Chronic inflammatory diseases of almost any cause are associated with bone loss. Bone loss is due to direct effects of inflammation, poor nutrition, reduced lean body mass, immobility and the effects of treatments, especially glucocorticoids. These mechanisms are complex and interrelated but are ultimately mediated through effects on the bone remodelling cycle. Inflammatory disease can increase bone resorption, decrease bone formation but most commonly impacts on both of these processes resulting in an uncoupling of bone formation from resorption in favour of excess resorption. This review will illustrate these interactions between inflammation and bone metabolism and discuss how these are, and might be, manipulated as therapies for inflammation related bone loss.
R Hardy and M S Cooper
W. G. North, F. T. LaRochelle Jr and G. R. Hardy
Radioimmunoassays are described for vasopressin-associated rat neurophysin (VP-RNP), oxytocin-associated rat neurophysin (OT-RNP) and a major metabolic derivative of oxytocin-associated rat neurophysin (OT-RNP′). The cross-reactions in the radioimmunoassay for VP-RNP with preparations of OT-RNP and OT-RNP′ were 4 and 2%. However, the very small values found for VP-RNP using this radioimmunoassay in concentrated extracts of neural lobes from rats homozygous for the condition of hypothalamic diabetes insipidus (DI) indicate that the sum of the cross-reactions of OT-RNP and OT-RNP′ in the assay is <0·02%. The radioimmunoassay for OT-RNP showed a 100% cross-reaction with OT-RNP′ and a 4% cross-reaction with VP-RNP, while cross-reactions in the radioimmunoassay for OT-RNP′ with OT-RNP and VP-RNP were 17 and 3%. All three radioimmunoassays had a range of measurement from 20 to 1280 pg protein (2–132 fmol). The radioimmunoassays for VP-RNP and OT-RNP were used to measure neurophysin levels in the neural lobes and serum of Long–Evans rats and rats homozygous and heterozygous for DI. Neurophysin values in neural lobes were compared with values for oxytocin and vasopressin obtained by radioimmunoassay. On a molar basis the storage levels of vasopressin in Long–Evans rats were similar to those of VP-RNP; oxytocin levels were similar to the levels of total OT-RNP (OT-RNP + OT-RNP′). The storage levels in oxytocinergic and vasopressinergic neurones were similar. Total OT-RNP and oxytocin levels were similar in homozygous DI rats, while vasopressin and VP-RNP in these animals were <0·013 and <0·1% of the oxytocin and OT-RNP levels respectively. Long–Evans rats given 2% NaC1 for 96 h had drastically reduced storage of all four neurohypophysial peptides, but there was no significant change in their subcellular distribution when compared with control animals. This is taken as evidence that the readily releasable pool is not extragranular. Oxytocin and total OT-RNP were reduced to about 50% by depriving homozygous DI rats of water for 24 h. The storage levels of oxytocin and OT-RNP in female homozygous DI rats were twice those of their male counterparts. Normal serum values of VP-RNP and OT-RNP were 221±41 and 312±43 ng/l for males, and 280 ± 40 and 462±116 ng/l for females. Heterozygous DI rats (all female) had serum values of 165 ± 5 ng VP-RNP/1 and 1130±136 ng OT-RNP/1. In the serum of homozygous DI rats VP-RNP levels were below detectable limits; OT-RNP levels of rats with free access to water were 442± 37 ng/l for males and 959 ± 121 ng/l for females. These values are approximately twice those in Long–Evans rats. In water-deprived homozygous DI rats values of OT-RNP were increased threefold to 1202± 87 ng/l in males and twofold to 1822± 259 ng/l in females. Data indicate that female DI rats have twice the production/release rate of OT-RNP as males.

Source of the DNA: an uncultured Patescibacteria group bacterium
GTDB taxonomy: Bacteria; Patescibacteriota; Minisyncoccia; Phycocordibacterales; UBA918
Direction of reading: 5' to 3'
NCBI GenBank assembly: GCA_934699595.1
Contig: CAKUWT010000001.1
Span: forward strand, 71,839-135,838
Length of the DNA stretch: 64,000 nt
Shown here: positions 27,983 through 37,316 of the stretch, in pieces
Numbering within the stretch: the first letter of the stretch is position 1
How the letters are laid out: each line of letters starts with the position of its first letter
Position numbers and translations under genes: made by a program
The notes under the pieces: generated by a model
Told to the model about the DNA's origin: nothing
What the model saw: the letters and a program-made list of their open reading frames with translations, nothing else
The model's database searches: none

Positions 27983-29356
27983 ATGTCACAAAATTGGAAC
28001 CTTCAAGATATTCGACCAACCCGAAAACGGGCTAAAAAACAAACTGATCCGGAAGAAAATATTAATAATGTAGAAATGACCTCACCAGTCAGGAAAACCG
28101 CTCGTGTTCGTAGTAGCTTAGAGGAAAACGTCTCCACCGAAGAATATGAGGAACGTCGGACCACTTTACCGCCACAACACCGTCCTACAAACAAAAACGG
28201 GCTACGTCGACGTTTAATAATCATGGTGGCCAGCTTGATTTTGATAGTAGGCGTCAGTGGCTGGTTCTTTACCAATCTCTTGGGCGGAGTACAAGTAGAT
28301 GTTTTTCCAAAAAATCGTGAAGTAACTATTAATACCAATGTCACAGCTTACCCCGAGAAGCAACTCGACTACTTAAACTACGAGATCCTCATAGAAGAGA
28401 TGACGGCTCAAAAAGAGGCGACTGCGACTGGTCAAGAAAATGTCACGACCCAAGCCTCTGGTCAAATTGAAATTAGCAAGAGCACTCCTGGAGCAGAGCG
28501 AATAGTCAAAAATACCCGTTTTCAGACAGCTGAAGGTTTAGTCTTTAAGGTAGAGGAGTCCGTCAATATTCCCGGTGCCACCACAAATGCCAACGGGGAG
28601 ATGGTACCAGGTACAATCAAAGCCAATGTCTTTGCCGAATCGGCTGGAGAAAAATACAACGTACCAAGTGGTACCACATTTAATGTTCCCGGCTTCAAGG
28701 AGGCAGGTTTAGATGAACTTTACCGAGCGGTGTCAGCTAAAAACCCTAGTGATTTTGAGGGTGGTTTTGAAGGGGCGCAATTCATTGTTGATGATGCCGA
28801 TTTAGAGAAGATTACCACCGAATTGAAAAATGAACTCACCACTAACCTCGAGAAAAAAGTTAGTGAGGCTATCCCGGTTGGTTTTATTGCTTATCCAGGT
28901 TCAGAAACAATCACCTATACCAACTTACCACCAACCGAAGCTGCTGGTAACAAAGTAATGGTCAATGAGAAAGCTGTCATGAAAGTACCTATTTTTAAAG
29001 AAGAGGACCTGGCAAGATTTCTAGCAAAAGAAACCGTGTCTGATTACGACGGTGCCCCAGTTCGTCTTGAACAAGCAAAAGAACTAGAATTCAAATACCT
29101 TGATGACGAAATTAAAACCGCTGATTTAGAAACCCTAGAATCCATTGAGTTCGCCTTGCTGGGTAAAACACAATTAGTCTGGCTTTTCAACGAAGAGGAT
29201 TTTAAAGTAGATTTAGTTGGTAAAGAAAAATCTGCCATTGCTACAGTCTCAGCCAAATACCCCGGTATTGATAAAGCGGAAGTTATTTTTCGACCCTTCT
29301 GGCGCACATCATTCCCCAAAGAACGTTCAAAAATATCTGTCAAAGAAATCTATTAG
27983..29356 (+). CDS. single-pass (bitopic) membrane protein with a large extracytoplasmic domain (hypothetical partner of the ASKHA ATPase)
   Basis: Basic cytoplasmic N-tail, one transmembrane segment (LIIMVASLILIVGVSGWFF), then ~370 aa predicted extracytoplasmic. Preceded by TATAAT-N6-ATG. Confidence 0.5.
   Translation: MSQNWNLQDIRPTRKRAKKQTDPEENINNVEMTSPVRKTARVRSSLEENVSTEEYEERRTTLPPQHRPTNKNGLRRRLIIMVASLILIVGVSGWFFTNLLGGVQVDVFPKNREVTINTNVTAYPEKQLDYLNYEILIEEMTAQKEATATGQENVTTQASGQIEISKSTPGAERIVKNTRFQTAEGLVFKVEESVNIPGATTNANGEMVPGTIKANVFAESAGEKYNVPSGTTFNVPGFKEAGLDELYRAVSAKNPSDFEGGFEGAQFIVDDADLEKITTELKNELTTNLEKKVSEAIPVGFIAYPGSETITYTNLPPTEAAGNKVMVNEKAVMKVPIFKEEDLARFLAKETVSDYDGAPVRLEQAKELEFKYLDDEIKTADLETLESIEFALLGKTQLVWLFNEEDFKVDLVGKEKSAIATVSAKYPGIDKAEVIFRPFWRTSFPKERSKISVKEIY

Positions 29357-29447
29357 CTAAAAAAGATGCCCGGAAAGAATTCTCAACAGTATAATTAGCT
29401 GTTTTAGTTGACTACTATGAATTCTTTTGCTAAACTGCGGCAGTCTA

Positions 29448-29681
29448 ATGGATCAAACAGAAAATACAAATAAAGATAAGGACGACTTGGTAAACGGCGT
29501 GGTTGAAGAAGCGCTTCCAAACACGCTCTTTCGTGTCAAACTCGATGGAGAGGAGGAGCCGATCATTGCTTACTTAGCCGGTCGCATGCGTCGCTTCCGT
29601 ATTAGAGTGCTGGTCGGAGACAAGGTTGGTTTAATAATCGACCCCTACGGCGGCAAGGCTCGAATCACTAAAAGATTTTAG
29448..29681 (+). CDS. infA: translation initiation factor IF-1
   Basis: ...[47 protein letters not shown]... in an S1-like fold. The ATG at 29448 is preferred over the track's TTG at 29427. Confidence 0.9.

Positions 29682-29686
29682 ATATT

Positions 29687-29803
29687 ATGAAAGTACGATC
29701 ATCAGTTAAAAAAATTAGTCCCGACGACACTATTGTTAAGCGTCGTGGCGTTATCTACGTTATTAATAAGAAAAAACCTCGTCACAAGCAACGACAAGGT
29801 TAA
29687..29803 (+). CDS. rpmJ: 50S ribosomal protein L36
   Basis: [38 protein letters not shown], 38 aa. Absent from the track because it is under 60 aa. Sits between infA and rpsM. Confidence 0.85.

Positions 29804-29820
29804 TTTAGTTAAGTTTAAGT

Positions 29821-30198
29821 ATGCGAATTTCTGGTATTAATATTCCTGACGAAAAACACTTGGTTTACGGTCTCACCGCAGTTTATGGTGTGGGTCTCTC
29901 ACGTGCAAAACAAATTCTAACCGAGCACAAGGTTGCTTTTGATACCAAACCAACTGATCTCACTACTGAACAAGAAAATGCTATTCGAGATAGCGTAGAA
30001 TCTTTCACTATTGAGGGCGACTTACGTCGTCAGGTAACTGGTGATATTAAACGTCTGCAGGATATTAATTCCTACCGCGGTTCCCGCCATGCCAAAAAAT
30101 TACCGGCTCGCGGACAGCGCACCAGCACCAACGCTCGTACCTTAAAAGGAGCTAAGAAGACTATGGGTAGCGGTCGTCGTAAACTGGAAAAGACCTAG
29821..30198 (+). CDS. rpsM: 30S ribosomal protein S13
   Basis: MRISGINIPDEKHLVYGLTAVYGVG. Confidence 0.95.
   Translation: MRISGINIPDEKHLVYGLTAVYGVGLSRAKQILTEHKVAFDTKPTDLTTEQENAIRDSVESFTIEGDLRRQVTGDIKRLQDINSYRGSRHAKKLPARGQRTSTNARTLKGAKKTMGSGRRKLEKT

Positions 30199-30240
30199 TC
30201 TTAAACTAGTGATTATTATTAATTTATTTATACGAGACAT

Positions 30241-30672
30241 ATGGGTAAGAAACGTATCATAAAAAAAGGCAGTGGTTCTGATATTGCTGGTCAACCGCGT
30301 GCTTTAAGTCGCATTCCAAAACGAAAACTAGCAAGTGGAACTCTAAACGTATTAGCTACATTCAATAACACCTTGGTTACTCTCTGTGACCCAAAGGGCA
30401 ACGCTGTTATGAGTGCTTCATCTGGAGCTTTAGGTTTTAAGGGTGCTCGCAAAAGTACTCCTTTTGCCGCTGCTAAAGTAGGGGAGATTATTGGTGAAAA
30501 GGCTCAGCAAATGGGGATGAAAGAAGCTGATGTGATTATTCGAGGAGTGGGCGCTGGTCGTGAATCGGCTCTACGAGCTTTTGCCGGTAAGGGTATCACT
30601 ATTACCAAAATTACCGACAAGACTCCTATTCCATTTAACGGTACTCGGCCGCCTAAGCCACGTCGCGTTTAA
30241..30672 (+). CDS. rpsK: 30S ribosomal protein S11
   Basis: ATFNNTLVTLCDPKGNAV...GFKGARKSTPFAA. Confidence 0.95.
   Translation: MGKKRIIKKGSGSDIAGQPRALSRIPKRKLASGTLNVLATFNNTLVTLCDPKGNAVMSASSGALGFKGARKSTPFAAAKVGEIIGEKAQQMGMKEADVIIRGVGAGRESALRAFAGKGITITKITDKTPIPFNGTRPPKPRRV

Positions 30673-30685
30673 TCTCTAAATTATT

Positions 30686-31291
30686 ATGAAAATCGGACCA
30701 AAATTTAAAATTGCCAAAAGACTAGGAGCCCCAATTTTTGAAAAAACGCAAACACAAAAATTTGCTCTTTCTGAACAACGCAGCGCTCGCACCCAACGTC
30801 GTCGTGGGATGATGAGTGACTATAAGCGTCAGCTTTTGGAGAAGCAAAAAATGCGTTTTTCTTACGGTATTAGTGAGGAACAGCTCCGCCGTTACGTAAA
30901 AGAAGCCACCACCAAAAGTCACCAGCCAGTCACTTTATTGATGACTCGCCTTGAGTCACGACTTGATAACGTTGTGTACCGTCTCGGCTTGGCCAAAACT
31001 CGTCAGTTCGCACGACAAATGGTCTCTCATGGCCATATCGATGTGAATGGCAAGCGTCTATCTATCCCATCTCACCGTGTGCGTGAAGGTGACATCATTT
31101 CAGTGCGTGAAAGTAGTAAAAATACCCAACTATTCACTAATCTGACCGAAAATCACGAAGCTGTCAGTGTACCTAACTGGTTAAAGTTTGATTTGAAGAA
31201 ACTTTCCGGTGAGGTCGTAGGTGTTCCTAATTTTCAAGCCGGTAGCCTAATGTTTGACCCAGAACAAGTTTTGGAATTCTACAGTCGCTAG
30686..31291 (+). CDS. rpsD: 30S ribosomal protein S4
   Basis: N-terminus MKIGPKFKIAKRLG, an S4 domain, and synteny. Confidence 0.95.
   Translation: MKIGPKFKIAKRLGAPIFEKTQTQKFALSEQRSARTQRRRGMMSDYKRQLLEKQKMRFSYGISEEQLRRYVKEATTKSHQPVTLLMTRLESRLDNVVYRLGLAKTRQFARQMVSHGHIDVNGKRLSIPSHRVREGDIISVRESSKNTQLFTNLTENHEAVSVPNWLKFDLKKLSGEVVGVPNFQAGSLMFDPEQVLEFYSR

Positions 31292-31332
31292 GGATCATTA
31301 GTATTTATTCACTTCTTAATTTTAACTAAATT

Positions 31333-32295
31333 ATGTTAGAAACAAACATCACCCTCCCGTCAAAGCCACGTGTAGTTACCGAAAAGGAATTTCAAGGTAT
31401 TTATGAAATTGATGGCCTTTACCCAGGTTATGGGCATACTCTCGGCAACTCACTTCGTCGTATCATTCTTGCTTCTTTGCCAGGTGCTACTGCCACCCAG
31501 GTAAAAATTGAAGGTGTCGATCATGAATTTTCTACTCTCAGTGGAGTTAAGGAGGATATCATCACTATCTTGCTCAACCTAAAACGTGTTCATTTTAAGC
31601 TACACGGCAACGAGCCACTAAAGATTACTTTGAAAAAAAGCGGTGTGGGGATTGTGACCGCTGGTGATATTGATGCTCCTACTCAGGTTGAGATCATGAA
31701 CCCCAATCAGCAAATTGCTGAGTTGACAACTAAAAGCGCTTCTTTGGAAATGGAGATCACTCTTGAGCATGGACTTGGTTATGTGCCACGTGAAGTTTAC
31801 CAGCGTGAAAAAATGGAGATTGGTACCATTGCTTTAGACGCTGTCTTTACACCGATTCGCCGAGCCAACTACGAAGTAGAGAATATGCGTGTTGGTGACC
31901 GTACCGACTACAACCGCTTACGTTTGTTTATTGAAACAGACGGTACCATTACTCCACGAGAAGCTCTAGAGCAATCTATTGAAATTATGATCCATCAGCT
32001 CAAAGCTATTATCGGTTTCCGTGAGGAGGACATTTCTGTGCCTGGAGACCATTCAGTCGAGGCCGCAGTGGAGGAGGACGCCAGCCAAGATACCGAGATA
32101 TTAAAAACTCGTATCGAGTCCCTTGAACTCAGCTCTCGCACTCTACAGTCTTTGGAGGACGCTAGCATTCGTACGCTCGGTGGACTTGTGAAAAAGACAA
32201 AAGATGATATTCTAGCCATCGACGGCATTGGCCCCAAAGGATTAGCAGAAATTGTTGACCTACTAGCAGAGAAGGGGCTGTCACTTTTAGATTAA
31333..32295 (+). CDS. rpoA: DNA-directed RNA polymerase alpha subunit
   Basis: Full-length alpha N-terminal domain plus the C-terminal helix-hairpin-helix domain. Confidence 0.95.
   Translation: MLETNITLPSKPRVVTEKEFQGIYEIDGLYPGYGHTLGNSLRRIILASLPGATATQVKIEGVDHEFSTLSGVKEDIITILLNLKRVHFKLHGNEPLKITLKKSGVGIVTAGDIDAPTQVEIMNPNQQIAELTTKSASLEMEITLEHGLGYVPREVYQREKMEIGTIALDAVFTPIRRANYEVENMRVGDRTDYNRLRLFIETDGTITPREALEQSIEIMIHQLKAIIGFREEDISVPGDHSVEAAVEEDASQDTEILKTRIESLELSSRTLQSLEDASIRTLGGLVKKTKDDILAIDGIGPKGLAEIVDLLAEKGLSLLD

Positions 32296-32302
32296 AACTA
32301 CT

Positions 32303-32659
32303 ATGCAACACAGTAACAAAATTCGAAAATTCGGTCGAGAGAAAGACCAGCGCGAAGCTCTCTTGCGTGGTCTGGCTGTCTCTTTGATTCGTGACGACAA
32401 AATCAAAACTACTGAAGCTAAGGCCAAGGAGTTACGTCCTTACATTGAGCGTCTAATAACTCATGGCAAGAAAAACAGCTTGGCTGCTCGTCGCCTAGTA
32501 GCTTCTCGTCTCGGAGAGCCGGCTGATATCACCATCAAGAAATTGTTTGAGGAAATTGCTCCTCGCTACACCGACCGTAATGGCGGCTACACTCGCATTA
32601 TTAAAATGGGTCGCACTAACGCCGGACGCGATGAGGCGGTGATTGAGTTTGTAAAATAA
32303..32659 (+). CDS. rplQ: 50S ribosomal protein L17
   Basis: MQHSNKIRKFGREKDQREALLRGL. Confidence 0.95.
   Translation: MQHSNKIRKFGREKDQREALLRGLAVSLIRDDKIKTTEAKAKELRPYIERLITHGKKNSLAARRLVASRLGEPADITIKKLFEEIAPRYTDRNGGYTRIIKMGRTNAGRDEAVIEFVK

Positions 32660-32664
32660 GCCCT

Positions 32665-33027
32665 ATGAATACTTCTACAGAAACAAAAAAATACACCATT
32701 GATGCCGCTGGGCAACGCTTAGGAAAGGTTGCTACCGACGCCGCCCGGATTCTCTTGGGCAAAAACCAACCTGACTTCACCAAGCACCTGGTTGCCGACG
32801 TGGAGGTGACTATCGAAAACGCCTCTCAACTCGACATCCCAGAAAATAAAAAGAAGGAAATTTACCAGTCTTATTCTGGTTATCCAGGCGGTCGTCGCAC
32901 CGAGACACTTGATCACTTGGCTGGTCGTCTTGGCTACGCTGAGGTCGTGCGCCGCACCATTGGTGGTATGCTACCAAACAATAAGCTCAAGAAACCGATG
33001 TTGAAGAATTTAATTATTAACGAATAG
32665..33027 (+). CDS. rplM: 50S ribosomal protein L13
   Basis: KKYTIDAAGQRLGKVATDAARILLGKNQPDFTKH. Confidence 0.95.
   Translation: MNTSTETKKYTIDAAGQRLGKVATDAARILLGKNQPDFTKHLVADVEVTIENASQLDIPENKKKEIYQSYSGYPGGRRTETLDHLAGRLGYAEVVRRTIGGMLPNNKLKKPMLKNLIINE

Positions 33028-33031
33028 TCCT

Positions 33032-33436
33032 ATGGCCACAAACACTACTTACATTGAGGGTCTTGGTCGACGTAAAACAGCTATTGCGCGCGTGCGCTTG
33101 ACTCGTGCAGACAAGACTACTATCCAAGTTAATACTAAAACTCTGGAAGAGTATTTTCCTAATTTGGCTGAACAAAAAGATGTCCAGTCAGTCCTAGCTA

R Salemi, JG McDougall, KJ Hardy and EM Wintour
In vivo and in vitro studies have shown conflicting effects of adrenomedullin (ADM) on the secretion of steroid hormones from the adrenal gland. While some investigators report no effect of this peptide on the output of various hormones, others have reported both stimulatory and inhibitory roles for ADM. We have shown that basal aldosterone secretion rate (ASR), in conscious sheep with cervical adrenal autotransplants, did not change when ADM was infused directly into the adrenal arterial supply. While not affecting basal ASR, ADM did produce pronounced increases in adrenal blood flow (BF). This elevation of BF in association with ADM infusion was seen in all subsequent experiments. When aldosterone output was acutely stimulated by angiotensin II (AngII), potassium chloride (KCl) and adrenocorticotrophic hormone (ACTH), ADM was seen to drastically reduce the secretion of aldosterone with all agonists studied. After pre-exposure to ADM, all three agonists increased ASR but the magnitude of the responses were somewhat blunted. ADM did not have the same effect on cortisol secretion stimulated by ACTH, suggesting that the ability of this peptide to influence adrenal gland function is limited to the zona glomerulosa. In conditions of chronic elevation of aldosterone levels, such as in Na deficiency, ADM did not display the same inhibitory abilities seen in the acute stimulation experiments. Hence, ADM has been shown to have a direct, inhibitory role on the acute stimulation of aldosterone by AngII, KCl and ACTH while not affecting basal or chronic aldosterone secretion or cortisol secretion stimulated by ACTH.